This is also at Tor.com, which, despite being a fearsome monolith, manages to provide some pretty great stuff. This story is part of the Palencar Project, a series of stories written to fit a painting by John Palencar. (Hit the link for a longer description and other stories.) Benford’s story was a nice corrective to some recent stuff I’ve read, because I’ve had a hard time nailing down quality Hard SF. For whatever reason, a lot of the stuff I’ve found online has been either depressing, elegiac melancholy, a penetrating look at the human condition that just happens to have SF trappings, or a depressing, elegiac, penetrating look at the human condition of melancholy that just happens to have SF trappings. Fortunately, Benford provides the equivalent of a juicy science fiction steak here: aliens, math, scientists, The Future, and Bach. Couldn’t be better.

Nomad – Karin Lowachee
This story went up a couple of days ago at Lightspeed, which I should subscribe to but don’t. It’s from a collection that just came out called Armored, all stories about battle armor, power armor, fighting suits, and whatnot. Lowachee takes a different approach and tells the story from the point of view of the armor itself. Fortunately, the armor is just as sentient as the wearer in this case, so it’s not some dumb, contrived attempt to humanize an inanimate object. The story is a fairly straight-ahead motorcycle gang revenge tale, in a vaguely post-holocaust setting where the motorcycles have been replaced by AI-powered battle armor. And yes, I say that with a complete lack of sarcasm.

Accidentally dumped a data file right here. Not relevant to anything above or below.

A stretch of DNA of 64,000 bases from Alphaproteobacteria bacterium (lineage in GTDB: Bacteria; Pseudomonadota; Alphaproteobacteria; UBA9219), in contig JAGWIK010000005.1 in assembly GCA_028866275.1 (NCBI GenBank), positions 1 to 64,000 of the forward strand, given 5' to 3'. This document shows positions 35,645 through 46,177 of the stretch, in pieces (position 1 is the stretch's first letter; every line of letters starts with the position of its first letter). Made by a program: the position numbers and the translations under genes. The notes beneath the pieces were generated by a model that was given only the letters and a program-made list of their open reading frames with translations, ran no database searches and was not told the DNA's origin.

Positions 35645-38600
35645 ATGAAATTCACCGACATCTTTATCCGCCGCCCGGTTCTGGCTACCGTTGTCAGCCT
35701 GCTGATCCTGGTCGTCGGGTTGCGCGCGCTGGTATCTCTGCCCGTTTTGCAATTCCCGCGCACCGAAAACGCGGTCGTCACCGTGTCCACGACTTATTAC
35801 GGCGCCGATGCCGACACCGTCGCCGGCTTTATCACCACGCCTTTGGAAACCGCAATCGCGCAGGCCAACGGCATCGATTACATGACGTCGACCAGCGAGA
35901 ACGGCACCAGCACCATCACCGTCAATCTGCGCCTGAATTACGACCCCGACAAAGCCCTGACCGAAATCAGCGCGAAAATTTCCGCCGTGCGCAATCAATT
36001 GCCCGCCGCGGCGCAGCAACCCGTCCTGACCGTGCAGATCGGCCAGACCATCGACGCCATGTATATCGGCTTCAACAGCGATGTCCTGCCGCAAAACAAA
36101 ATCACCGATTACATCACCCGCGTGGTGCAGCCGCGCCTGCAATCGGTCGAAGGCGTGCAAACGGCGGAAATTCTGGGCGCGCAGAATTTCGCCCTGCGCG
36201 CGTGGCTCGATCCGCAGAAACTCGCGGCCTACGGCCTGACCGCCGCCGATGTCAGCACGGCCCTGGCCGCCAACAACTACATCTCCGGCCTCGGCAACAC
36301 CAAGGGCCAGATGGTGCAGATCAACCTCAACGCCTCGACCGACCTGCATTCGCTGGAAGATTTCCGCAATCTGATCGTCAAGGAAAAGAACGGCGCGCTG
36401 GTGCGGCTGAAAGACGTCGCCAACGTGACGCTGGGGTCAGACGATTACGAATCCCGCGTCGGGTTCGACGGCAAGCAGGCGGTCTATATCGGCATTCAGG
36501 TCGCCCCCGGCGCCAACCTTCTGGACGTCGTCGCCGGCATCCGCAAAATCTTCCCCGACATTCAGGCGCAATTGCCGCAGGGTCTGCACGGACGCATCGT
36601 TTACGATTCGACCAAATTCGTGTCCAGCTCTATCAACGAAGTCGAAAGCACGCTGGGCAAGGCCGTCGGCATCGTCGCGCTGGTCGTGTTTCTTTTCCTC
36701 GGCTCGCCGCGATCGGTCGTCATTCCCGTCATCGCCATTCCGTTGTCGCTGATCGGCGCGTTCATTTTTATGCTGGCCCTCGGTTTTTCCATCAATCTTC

The Cartographer Wasps and the Anarchist Bees – E. Lily Yu
More award nominees, this time for both a Hugo and a Nebula. Yu’s story is available from Clarkesworld and is every bit as awesome as the title implies. I guess one would have to classify this as fantasy, since the animals talk and it doesn’t really seem to be in the future. It also takes place in China, which is more interesting than Dayton, OH, but I say that as a white guy who isn’t remotely interested in the state of Ohio. Also, the country of origin really doesn’t matter in a story about map-making insects with imperialist designs. It’s kind of a universal, transcendent theme.